So the BFI London Film Festival is over for another year. I managed to catch thirty-five films this year, as well as a smattering of press conferences and a round table interview. Having seen less than a quarter of the films shown throughout the festival, I have undoubtedly missed some gems. With this in mind, the following is a very brief appraisal of the festival.
The Best Films I Saw: The Artist, Shame, The Ides of March
The Films That Were As Good As Expected: This Must Be the Place, Headhunters, Martha Marcy May Marlene
The Unexpected Gem: The Monk
The Films I Wish I Had Seen: 50/50, Nobody Else But You
The Film I Wish I Could Unsee: Shock Head Soul
In honour of George Clooney doing the rounds two days in a row at the London Film Festival, he gets his very own post. You are welcome, George. On Wednesday, George arrived to promote The Ides of March, which he directed, produced, co-wrote and starred in. Along with co-stars Evan Rachel Wood and Philip Seymour Hoffman, Clooney spoke enthusiastically about the film. He was even self-deprecating enough to make a joke about Batman and Robin. The video below features highlights from the press conference.
On Thursday Clooney was back to promote Alexander Payne’s The Descendants. Director Payne was joined by Clooney, actress Shailene Woodley and producer Jim Burke to discuss the film. Again, Clooney was delightfully modest in his achievements and some of his earlier film choices. See below for footage of the conference.
It has been a busy week since the BFI London Film Festival began on the 12th October. There have been some fantastic films screened so far. Of these, The Artist tops the list. The film is simply wonderful, and heartily recommended. The video above features clips from the film, as well as brief interviews. Shame last week was also excellent. Tuesday evening also saw a screening of Headhunters, a thriller which was fantastic fun and a pleasant antidote to some of the more serious films. We Need To Talk About Kevin was shown on Monday evening. The powerful film is discussed in the video below. George Clooney strolled into town on Wednesday for The Ides of March screening. Clooney was keen to answer questions at the press conference in the afternoon. Also screening on Wednesday evening was Miss Bala, a sombre but effective Mexican film.
George Clooney’s The Ides of March is a sumptuous political drama. A good screenplay and great performances combine to produce a thoroughly absorbing film.
Stephen Meyers is a talented member of the campaign team for presidential hopeful Mike Morris, working under veteran manager Paul Zara. While Stephen believes in the idealistic Morris, others behind the scenes scheme in order to obtain power. Stephen quickly learns that there are those who will do anything to get their candidate ahead…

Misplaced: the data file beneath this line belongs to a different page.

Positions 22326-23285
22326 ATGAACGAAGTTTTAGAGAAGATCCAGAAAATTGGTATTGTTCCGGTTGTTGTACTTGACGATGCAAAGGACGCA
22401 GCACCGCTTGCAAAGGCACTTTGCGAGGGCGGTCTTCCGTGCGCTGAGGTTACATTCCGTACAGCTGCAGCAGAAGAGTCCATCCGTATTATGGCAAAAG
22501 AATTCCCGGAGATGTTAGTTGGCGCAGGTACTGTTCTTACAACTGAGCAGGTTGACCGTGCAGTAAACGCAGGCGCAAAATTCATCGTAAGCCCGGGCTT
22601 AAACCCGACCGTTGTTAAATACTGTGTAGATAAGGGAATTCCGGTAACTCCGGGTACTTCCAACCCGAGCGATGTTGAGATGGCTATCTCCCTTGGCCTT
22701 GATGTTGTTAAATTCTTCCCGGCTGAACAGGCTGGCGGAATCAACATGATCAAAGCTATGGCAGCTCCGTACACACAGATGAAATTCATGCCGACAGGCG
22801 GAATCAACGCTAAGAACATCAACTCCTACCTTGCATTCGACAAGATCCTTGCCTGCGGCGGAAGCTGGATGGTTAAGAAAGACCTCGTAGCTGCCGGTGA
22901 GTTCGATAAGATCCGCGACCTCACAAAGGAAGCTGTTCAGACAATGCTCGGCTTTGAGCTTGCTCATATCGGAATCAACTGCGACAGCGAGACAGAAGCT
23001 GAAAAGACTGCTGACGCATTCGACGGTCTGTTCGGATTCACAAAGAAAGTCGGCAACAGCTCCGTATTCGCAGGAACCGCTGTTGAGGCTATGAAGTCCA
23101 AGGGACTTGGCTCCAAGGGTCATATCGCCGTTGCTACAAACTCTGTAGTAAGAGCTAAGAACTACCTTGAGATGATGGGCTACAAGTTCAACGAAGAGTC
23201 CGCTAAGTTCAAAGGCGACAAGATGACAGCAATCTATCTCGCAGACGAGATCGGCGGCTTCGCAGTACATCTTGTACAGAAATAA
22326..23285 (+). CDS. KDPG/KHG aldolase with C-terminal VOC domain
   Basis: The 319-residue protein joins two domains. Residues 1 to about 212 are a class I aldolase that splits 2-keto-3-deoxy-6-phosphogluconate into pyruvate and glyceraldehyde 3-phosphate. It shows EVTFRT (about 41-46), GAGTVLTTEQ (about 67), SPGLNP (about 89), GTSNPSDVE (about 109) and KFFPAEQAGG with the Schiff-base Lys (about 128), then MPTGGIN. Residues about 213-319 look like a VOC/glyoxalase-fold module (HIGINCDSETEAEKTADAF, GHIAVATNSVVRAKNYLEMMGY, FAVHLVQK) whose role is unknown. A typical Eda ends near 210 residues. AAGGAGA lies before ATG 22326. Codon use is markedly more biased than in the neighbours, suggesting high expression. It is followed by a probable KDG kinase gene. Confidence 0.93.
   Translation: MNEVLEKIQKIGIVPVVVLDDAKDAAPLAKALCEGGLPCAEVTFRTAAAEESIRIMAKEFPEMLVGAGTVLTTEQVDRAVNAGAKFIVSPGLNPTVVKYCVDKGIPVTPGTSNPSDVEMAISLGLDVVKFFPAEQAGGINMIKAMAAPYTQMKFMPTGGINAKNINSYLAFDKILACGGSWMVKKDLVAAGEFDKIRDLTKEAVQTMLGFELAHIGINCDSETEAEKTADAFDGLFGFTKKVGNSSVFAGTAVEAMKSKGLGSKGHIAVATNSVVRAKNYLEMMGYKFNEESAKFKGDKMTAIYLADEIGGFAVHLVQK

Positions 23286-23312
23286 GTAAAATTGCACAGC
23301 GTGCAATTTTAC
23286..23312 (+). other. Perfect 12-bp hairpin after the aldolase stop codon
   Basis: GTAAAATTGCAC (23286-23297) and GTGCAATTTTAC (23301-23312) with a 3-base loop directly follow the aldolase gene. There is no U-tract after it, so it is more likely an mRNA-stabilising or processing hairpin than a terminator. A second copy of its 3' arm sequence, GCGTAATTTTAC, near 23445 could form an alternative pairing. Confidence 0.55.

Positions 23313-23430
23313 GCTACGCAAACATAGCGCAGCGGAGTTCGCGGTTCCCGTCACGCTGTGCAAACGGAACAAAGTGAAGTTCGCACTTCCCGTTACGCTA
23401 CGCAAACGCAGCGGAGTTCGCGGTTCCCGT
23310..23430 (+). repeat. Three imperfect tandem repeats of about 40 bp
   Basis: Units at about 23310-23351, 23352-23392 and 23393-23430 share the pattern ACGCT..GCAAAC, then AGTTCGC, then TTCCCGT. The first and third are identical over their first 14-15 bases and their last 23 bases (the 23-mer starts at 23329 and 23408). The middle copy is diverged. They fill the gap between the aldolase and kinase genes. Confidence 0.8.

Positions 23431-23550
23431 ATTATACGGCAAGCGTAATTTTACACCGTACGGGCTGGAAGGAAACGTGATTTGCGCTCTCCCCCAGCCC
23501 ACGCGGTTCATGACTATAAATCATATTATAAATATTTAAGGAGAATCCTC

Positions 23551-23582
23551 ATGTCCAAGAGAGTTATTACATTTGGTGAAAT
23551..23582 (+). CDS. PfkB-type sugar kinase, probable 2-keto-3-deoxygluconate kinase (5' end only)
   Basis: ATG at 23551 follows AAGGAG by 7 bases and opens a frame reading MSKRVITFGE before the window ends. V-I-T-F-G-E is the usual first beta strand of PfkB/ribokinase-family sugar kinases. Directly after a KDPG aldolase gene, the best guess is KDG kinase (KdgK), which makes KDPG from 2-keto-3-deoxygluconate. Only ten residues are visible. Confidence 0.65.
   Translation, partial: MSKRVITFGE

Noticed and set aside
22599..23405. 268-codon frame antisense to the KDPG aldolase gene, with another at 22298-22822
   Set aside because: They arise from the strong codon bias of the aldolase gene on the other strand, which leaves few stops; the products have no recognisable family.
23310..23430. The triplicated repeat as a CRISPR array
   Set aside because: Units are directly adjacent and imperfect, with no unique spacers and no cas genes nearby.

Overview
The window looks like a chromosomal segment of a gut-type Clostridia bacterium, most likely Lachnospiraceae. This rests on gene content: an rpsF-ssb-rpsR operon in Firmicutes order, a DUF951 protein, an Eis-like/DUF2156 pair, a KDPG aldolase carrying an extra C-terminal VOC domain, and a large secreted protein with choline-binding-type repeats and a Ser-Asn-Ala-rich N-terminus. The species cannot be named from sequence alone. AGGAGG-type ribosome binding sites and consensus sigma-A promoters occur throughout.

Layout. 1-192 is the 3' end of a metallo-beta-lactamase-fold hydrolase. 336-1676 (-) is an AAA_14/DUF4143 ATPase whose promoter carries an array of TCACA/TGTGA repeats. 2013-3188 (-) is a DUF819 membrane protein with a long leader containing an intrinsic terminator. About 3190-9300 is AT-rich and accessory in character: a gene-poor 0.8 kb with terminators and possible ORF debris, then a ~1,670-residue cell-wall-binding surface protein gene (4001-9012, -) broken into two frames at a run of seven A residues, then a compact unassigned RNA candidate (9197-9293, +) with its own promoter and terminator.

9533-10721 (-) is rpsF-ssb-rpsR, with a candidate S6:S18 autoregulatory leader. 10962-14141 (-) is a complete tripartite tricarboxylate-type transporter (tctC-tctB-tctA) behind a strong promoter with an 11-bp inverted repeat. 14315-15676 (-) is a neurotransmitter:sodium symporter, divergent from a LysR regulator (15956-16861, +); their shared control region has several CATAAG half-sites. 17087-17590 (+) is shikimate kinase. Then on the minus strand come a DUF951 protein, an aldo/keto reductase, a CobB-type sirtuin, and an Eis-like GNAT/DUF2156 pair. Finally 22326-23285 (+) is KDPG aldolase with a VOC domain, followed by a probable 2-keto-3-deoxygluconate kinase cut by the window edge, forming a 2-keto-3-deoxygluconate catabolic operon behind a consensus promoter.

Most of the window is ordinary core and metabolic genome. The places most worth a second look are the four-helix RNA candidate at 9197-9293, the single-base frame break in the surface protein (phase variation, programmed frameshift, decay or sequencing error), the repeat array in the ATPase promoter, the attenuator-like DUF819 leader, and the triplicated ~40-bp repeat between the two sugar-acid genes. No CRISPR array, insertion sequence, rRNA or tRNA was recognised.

The Ides of March, based on Beau Willimon’s play, is a fairly simple morality tale set in a political context. The primary contests for politicians of the same party is a backdrop that Americans and non-Americans alike should find familiar. It is the deal making and scheming that goes on behind the scenes which are less well publicised.
Clooney’s film immerses viewers in a world of political game playing. The Ides of March is exceptionally well paced. It is one of those very rare examples of a film that could have gone on for another hour, as it is that enjoyable. The narrative works well because the core themes are complimented well by the characters and setting. Everything that occurs is entirely plausible; indeed, some of the incidents seem to have been derived from recent American history. The characters that populate the film also appear very realistic. This allows the audience to fully buy into proceedings.
Performances in The Ides of March are great all round. Lead Ryan Gosling, as well as Philip Seymour Hoffman and Paul Giamatti stand out in particular. George Clooney directs the film with competency. It is a very polished production.
The Ides of March should satisfy both fans of political dramas and those with no more than a passing interest. Clooney has exhibited his flair for engaging drama with this superb film.
The Ides of March is being screened at the BFI London Film Festival in October 2011.
It’s the most wonderful time of the year… Well ok, it isn’t quite Christmas yet, but it is almost time for the BFI London Film Festival! Today was the launch of the festival in a heavily-gridlocked Leicester Square. BFI chief executive Amanda Nevill took the stage first to introduce this year’s event, and to say thanks to the numerous parties involved. Following this, the festival’s artistic director Sandra Hebron spoke, mentioning with sadness that this was her last LFF. A reel of clips and trailers from selected films due to be screened at the October festival was then shown.
The range of films being shown at the London Film Festival is as diverse as ever. Some of the big films have already been screened at Venice, even so there are some interesting prospects such us A Dangerous Method and Madonna’s W.E. Also being shown are Coriolanus, Shame, Anonymous and The Ides of March. Other films which peaked my interest included Let the Bullets Fly (currently China’s highest grossing film), Nick Broomfield’s Sarah Palin – You Betcha!, Norwegian film Headhunters and Tales of the Night, which is the Family Gala screening. Perhaps the film I am most looking forward is The Artist, a French homage to the silent movie era.
To see the full programme and find out more about the London Film Festival 2011 click here.